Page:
To bring the ‘Evangelical’ back into Evangelical Textual Criticism, one of the most liberating things to me is knowing that Jesus is powerful enough to save me—to grant forgiveness of my sins and reconcile me to God, and God’s promises to preserve his word are so strong that I am not powerful enough to screw it up. As a result, I don’t have to scramble to explain away things that are difficult for my position in order to try to preserve the integrity of my position, because that would be exhausting. When it comes to manuscripts, I can let the chips fall where they may because Jesus is king (and they’re his chips, after all!). As my dad always says, “The truth don’t hurt unless it ought to”. I can take rest and comfort in the knowledge that I must do my best with what I’ve been given, and if I make a mistake, well I’ve been wrong before (just ask anyone who was at my 2016 SBL paper! [EDIT: or ask the friend who found a typo in this very sentence before I updated the post just now to fix it]), and I’m sure I’ll be wrong again, but no matter what, Christ is enough, and I am not powerful enough to thwart his purposes.

A few of the catalogues and sources I used (in case anyone wants to double-check my facts):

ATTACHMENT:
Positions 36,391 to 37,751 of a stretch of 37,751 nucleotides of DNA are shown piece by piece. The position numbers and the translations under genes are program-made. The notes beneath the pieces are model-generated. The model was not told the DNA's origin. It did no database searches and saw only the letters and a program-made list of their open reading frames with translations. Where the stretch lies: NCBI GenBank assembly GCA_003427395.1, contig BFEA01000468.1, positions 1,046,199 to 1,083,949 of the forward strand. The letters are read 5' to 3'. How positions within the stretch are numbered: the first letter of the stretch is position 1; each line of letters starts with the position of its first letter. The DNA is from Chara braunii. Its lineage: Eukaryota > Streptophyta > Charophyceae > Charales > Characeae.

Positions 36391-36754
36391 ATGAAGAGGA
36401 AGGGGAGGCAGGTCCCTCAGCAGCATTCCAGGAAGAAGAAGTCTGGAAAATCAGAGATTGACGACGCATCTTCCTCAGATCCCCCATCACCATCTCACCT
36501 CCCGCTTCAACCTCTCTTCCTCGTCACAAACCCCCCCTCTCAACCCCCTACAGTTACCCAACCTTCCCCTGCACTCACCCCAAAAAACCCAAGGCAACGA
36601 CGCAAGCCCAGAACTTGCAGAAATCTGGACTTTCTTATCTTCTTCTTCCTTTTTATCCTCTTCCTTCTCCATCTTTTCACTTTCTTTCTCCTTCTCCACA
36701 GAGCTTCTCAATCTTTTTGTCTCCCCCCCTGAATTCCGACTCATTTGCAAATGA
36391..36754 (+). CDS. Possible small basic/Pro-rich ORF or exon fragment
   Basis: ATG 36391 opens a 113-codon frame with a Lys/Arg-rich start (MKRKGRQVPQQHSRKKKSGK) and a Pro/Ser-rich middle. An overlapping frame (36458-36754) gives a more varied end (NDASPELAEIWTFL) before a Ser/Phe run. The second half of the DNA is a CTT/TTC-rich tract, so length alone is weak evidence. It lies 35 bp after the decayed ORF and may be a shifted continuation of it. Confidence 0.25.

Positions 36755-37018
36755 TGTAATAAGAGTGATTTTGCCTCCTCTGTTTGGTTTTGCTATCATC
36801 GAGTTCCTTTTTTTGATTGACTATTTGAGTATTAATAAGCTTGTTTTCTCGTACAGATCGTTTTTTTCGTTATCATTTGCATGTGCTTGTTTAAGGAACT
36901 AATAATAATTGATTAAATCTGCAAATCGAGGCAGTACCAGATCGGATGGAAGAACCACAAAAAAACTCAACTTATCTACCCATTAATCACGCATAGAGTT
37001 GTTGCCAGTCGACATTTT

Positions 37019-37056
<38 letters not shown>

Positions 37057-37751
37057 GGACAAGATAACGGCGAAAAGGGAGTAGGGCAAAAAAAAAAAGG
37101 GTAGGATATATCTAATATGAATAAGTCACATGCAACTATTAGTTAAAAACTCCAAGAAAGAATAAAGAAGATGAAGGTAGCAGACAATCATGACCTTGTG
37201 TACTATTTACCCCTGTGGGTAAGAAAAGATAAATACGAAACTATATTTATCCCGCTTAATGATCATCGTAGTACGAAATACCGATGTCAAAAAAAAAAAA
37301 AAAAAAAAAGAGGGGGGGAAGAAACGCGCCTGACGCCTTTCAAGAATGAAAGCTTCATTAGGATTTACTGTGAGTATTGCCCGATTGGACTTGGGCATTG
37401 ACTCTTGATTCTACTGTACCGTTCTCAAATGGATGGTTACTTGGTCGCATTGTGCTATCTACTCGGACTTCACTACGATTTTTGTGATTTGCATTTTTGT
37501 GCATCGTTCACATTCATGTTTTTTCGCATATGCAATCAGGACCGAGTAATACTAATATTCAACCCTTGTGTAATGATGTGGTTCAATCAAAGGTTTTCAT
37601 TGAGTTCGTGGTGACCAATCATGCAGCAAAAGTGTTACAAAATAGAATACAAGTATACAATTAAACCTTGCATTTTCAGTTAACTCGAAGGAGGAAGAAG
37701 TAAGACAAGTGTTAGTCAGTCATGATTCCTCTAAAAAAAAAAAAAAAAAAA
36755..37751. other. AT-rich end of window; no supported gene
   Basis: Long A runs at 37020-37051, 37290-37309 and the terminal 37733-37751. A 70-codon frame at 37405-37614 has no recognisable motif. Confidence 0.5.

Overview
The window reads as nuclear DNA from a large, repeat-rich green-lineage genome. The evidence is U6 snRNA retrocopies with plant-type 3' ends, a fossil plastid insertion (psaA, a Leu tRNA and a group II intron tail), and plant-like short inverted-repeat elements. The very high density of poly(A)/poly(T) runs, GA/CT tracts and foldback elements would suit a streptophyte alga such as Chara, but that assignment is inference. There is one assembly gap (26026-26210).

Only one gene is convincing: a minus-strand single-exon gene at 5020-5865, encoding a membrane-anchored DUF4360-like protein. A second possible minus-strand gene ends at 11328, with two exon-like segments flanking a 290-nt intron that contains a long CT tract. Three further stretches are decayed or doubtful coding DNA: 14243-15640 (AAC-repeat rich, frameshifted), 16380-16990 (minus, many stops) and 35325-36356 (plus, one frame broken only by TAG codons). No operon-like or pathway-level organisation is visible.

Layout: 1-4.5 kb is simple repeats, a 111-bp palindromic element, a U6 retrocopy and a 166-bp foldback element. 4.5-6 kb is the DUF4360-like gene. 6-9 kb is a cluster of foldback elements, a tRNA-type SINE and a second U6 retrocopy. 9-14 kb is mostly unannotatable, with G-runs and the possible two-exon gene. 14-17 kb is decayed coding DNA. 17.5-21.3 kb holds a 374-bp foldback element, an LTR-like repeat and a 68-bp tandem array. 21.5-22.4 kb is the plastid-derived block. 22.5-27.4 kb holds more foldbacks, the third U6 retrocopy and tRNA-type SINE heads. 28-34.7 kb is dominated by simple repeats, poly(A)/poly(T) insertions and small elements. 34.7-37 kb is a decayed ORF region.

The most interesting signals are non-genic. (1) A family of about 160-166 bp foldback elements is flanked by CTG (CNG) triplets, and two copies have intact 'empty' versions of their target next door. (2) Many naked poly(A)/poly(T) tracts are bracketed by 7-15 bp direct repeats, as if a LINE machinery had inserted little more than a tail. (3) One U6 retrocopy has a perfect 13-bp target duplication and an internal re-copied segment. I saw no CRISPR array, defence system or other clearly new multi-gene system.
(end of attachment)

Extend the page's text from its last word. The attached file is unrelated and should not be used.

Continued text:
Aland, Kurt, and Barbara Aland, eds. Text und Textwert der griechischen Handschriften des Neuen Testaments: IV. Die synoptischen Evangelien: 2. Das Markusevangelium: 1:2. Resultate der Kollation und Hauptliste. ANTF 27. Berlin: De Gruyter, 1998.

Brown, A. J. “Codex 61 (Montfortianus) and 1 John 5,7–8.” In Novum Testamentum Ab Erasmo Recognitum, IV, Epistolae Apostolicae (Secunda Pars) et Apocalypsis Iohannis, edited by A. J. Brown, 30–111. ASD, VI–4. Leiden: Brill, 2012.

Coxe, Henry. Catalogi codicum manuscriptorum bibliothecae Bodleianae: Pars tertia. Oxford: Typographeo Academico, 1854.

Gamillscheg, Ernst, and Dieter Harlfinger. Repertorium der griechischen Kopisten 800–1600: 1. Handschriften aus Bibliotheken Grossbritanniens: A. Verzeichnis der Kopisten. Veröffentlichungen der Kommission für Byzantinistik, III/1 A. Vienna: Österreichischen Akademie der Wissenschaften, 1981.

Litzica, Constantin. Biblioteca Academiei Románe: Catalogul Manuscriptelor Greceşti. Bucharest: Instit. de Arte Grafice “Carol Göbl” S-r I. St. Rasidescu, 1909.

McDonald, Grantley. Biblical Criticism in Early Modern Europe: Erasmus, the Johannine Comma and Trinitarian Debate. Cambridge: Cambridge University Press, 2016.

Mioni, Elpidius. Catalogus codicum graecorum Bibliothecae Nationalis Neapolitanae: Volumen 1, 1. Rome: Istituto Poligrafico dello Stato, 1992.

Pierleoni, Ginus. Catalogus codicum graecorum Bibliothecae Nationalis Neapolitanae: Volumen 1. Rome: Istituto Poligrafico dello Stato, 1962.

Wachtel, Klaus. Der byzantinische Text der katholischen Briefe: eine Untersuchung zur Entstehung der Koine des Neuen Testaments. ANTF 24. Berlin: de Gruyter, 1995.


  1. Great write-up Elijah! I especially enjoyed your personal note at the end.

  2. “in both Greek and Latin, a neuter plural subject can take a singular verb.” But your verb is in ENGLISH!